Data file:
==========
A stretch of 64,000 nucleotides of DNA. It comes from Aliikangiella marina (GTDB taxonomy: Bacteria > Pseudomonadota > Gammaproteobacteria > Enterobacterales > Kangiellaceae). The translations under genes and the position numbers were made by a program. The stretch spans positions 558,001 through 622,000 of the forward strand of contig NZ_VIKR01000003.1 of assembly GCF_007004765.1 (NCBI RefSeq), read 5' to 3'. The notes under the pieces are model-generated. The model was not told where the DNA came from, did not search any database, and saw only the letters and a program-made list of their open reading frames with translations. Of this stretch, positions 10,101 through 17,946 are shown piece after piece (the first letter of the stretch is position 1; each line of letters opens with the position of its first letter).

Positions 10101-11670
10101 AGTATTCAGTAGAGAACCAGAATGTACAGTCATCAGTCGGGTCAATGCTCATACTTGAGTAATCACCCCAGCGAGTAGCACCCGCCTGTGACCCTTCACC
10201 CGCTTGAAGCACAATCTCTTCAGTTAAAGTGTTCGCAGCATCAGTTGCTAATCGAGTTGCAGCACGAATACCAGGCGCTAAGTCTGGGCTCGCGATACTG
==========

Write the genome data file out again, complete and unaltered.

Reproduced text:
A stretch of 64,000 nucleotides of DNA. It comes from Aliikangiella marina (GTDB taxonomy: Bacteria > Pseudomonadota > Gammaproteobacteria > Enterobacterales > Kangiellaceae). The translations under genes and the position numbers were made by a program. The stretch spans positions 558,001 through 622,000 of the forward strand of contig NZ_VIKR01000003.1 of assembly GCF_007004765.1 (NCBI RefSeq), read 5' to 3'. The notes under the pieces are model-generated. The model was not told where the DNA came from, did not search any database, and saw only the letters and a program-made list of their open reading frames with translations. Of this stretch, positions 10,101 through 17,946 are shown piece after piece (the first letter of the stretch is position 1; each line of letters opens with the position of its first letter).

Positions 10101-11670
10101 AGTATTCAGTAGAGAACCAGAATGTACAGTCATCAGTCGGGTCAATGCTCATACTTGAGTAATCACCCCAGCGAGTAGCACCCGCCTGTGACCCTTCACC
10201 CGCTTGAAGCACAATCTCTTCAGTTAAAGTGTTCGCAGCATCAGTTGCTAATCGAGTTGCAGCACGAATACCAGGCGCTAAGTCTGGGCTCGCGATACTG